Make us your home page

Today’s top headlines delivered to you daily.

(View our Privacy Policy)

Hillsborough teens' idea becomes bill to ban smoking with kids in car

Hillsborough high school students sponsored by Rep. Kevin Ambler, R-Tampa, far right, present an the bill to the Senate Transportation Committee on Wednesday in Tallahassee.

Associated Press

Hillsborough high school students sponsored by Rep. Kevin Ambler, R-Tampa, far right, present an the bill to the Senate Transportation Committee on Wednesday in Tallahassee.

TALLAHASSEE — Rebekah Morffi remembers riding in a car when she was 5 years old with her grandmother, whose cigarette smoke saturated the interior.

"I just remember suffering in the back seat with nobody to help out," said Morffi, a freshman at Bloomingdale High School in Valrico.

So she proposed legislation to ban smoking in cars around kids. Morffi and seven other Hills­borough County high school students presented the idea Wednesday, winning unanimous support from the Senate Transportation Committee.

The legislation would make it illegal to smoke in a car when children younger than 16 are present. It would be a secondary offense, so an officer could not pull someone over because they are smoking. But if they are stopped for another reason and are in violation, it would count against them.

A violation would result in a $100 penalty, although the bill gives the officer the latitude to issue a warning and give the person antismoking information.

Florida is one of 23 states to propose similar legislation and would join four others that have enacted such laws.

The students are members of the "Ought to be a Law" civics program in Hillsborough County. Students from each of the county's high schools propose ideas for bills, and they compete for the right to have their proposal sponsored by local lawmakers.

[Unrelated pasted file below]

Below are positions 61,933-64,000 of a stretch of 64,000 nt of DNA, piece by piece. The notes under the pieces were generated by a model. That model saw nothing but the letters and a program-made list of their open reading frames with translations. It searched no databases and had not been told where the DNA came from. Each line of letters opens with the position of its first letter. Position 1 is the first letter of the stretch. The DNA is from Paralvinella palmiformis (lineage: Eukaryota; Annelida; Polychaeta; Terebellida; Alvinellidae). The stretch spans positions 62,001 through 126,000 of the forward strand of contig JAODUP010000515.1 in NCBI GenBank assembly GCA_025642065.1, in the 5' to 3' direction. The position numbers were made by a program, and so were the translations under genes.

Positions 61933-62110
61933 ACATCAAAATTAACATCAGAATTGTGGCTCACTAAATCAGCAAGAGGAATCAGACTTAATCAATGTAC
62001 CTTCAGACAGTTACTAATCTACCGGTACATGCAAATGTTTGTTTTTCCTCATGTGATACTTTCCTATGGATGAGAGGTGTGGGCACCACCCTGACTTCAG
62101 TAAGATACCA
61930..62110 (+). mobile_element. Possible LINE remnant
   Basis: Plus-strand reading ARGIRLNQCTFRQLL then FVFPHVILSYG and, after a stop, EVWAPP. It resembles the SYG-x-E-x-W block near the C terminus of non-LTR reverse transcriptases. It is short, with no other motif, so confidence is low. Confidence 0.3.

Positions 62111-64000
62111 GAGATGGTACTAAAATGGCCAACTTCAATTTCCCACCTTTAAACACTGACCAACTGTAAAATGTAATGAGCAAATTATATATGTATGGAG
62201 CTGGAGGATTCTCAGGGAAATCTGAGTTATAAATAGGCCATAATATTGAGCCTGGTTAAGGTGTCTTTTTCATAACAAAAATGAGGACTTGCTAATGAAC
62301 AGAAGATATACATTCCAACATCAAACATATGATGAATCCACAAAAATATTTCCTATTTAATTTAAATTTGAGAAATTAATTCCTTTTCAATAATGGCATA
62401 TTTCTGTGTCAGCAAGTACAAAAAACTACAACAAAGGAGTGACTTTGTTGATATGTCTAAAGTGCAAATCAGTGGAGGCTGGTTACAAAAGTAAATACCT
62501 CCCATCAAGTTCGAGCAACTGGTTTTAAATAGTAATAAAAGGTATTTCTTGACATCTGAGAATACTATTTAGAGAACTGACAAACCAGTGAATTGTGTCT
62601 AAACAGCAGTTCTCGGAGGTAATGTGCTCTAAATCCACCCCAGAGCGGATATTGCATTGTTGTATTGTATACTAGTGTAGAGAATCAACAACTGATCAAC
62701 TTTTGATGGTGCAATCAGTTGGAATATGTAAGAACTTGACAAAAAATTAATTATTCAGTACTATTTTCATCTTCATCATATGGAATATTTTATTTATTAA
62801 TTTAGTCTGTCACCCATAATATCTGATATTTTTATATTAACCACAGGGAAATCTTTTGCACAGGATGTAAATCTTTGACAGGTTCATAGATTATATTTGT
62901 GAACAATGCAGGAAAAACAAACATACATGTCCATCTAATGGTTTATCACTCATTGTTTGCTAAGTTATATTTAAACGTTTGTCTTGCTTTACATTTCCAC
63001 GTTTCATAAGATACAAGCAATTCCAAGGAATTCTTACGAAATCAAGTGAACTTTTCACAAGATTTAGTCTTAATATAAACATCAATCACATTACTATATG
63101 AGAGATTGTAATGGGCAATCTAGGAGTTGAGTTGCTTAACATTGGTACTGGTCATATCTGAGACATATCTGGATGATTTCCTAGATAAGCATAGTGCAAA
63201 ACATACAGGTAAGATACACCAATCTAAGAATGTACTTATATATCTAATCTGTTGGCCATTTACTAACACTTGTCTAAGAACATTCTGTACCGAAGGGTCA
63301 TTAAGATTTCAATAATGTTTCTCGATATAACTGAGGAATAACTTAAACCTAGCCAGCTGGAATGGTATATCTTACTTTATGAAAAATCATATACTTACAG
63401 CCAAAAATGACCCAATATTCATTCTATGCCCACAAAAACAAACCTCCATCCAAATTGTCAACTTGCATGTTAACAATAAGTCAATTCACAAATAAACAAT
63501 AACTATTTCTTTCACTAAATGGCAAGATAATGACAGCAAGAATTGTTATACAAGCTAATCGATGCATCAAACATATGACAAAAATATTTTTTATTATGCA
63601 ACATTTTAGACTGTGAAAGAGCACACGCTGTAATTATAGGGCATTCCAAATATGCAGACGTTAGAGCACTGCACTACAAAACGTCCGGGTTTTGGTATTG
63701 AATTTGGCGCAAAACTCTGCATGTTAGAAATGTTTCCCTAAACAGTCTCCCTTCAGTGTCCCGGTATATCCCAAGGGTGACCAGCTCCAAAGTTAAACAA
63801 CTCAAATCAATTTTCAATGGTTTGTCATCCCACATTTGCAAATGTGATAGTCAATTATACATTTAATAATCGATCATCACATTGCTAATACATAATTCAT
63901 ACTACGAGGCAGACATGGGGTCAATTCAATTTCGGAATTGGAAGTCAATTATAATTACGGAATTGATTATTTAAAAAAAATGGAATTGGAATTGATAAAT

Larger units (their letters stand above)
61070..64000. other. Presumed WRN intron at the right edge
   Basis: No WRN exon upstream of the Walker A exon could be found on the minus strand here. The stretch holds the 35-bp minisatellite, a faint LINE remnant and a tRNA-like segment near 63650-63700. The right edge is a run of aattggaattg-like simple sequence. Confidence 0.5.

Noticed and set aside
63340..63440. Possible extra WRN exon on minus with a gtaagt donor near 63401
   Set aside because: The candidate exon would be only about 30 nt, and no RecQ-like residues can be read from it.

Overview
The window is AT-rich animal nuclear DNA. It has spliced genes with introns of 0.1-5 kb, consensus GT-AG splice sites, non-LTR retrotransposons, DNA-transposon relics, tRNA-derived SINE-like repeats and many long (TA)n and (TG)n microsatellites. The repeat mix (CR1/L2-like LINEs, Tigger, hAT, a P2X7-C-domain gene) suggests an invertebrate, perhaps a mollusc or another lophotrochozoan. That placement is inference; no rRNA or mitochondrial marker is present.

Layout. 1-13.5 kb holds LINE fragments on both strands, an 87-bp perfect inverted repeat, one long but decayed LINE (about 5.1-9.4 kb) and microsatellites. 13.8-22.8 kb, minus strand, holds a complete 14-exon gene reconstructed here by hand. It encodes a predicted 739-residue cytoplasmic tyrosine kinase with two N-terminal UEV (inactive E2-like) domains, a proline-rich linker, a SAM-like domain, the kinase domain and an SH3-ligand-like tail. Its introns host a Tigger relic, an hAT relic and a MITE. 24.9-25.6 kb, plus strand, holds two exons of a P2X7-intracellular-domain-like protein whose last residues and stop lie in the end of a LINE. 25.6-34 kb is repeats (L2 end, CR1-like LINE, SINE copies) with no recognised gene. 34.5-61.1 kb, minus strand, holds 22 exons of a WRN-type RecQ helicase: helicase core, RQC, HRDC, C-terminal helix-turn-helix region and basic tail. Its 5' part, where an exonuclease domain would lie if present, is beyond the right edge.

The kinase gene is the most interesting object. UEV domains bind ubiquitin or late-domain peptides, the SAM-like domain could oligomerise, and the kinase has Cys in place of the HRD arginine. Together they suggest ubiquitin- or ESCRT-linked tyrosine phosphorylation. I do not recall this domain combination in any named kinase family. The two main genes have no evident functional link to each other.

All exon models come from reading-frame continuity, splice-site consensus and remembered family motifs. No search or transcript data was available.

Rep. Kevin Ambler, R-Tampa, created the program and sponsored the bill in the House. He said the bill's next steps would teach the students the intricacies of the legislative process. They now hope to persuade other legislators to attach the proposal to other bills.

Ambler said the legislation is not a novelty and "has a fair chance, just like many other bills right now."

The students came prepared for Wednesday's committee hearing, though some were admittedly nervous. They stayed up until about 2 a.m. the night before working on a presentation filled with medical studies, statistics and personal stories.

The students argued that the legislation is similar to laws punishing parents who leave children alone in cars or don't buckle them up.

"If we didn't have those laws, not everyone would do it. We'd have kids dying because they don't have their seat belts on and because they were left in hot cars," said Fadwa Hilili, a junior at Tampa Bay Technical High School. "We definitely need this law to make sure children are safe from the dangers of secondhand smoke."

The Centers for Disease Control and Prevention notes that infants and children are particularly vulnerable to the toxins in secondhand smoke because they are still developing.

Exposed children tend to have weaker lungs and be more susceptible to acute respiratory ailments and ear infections. Exposure also makes babies more likely to die from sudden infant death syndrome, according to the CDC Web site.